Monday, September 01, 2014

THE ALMSHOUSE OF NOBLE POVERTY

Isn't that a wonderful expression?
At first I wondered if it was some sort of weird Medieval idea that poverty was enobling, but no, it actually means an almshouse for penniless nobles. In truth though, the Hospital of St Cross and Almshouse of Noble Poverty, just outside the city of Winchester in England, was first and foremost a charity for the poor, with the almshouse for nobles a later thought. If you want to be cynical, you could say it was primarily a way of ensuring one's own entry to heaven through charitable works, but I prefer to think of it as something intrinsically humane, creating a place of dignity and peace for the less fortunate, termed "brethren".
And, oh yes, maintaining to this day the tradition of the dole to passing travellers: free food and a drink, the "Wayfarer's Dole" -- now a tiny bit of bread and a tumbler of beer. 
We paid for afternoon tea (cake cooked by one of the brothers) instead.

And yes, this is all part of research for a future novel.
Entrance gate Beaufort Tower mid 15th C.
The reverse side of Beaufort Tower

 The truly remarkable thing about the hospital (hospital in the Middle Ages sense of hospitality) is that it was founded in the 1130s (think about that for a moment) and still stands today serving precisely the same general purpose, housing twenty-five brothers in a community that has evolved over the centuries, had its problems, but has emerged vibrant.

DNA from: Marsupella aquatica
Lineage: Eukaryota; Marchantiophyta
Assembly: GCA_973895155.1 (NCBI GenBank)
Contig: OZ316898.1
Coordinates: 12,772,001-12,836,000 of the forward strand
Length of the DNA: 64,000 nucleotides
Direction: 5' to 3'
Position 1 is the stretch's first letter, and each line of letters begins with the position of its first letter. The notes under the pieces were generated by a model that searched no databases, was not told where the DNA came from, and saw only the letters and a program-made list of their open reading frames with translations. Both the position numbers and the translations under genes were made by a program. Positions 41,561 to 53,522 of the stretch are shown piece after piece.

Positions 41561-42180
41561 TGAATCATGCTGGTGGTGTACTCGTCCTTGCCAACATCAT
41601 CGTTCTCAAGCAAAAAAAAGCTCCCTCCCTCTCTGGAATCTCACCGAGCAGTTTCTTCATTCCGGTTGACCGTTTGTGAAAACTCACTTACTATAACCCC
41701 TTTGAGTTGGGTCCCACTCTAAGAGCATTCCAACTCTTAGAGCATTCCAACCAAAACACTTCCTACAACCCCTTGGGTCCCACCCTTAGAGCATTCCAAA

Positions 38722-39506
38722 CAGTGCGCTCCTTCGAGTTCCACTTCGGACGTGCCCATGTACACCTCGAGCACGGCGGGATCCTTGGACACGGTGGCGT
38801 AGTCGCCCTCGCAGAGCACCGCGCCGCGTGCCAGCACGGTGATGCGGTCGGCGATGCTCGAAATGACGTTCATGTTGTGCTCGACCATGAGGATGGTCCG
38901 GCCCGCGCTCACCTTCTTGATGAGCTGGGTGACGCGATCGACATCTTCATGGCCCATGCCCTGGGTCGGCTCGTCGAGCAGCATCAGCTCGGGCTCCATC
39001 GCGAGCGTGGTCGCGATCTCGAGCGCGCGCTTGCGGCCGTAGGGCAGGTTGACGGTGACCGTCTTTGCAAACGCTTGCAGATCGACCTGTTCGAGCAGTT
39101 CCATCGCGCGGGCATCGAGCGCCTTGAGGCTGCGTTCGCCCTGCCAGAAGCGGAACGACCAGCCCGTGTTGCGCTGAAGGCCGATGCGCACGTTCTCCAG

The church, the brethren's quarters, the kitchens and dining hall, the ambulatory and the tower, all form the sides around a grassed quadrangle.
Looking towards the church  1150-1400
The Ambulatory 1492-1675 (gallery between Master's Quarters & church)
Brethren's apartments 1439-47
Brethren's apartments, Brethren's Hall, Beaufort's Tower

 More about this place some other time...




3 comments:

Jo said...

How interesting - I say that a lot but really mean it. One doesn't think of the word ambulatory as a place to walk. Too used to it meaning ambulance. Same with hospital. I didn't know it's source was hospitality. I hope I'm around for this novel it should be good, although of course I like all your books.

Satima Flavell said...

Wow, how come I didn't find out about that wonderful place when I was in Winchester? I hope I get to the UK again at least once before I die.

Roll on, new Larke book! Can't wait!

Glenda Larke said...

I'd never heard about it either, until I stayed with friends in Basingstoke.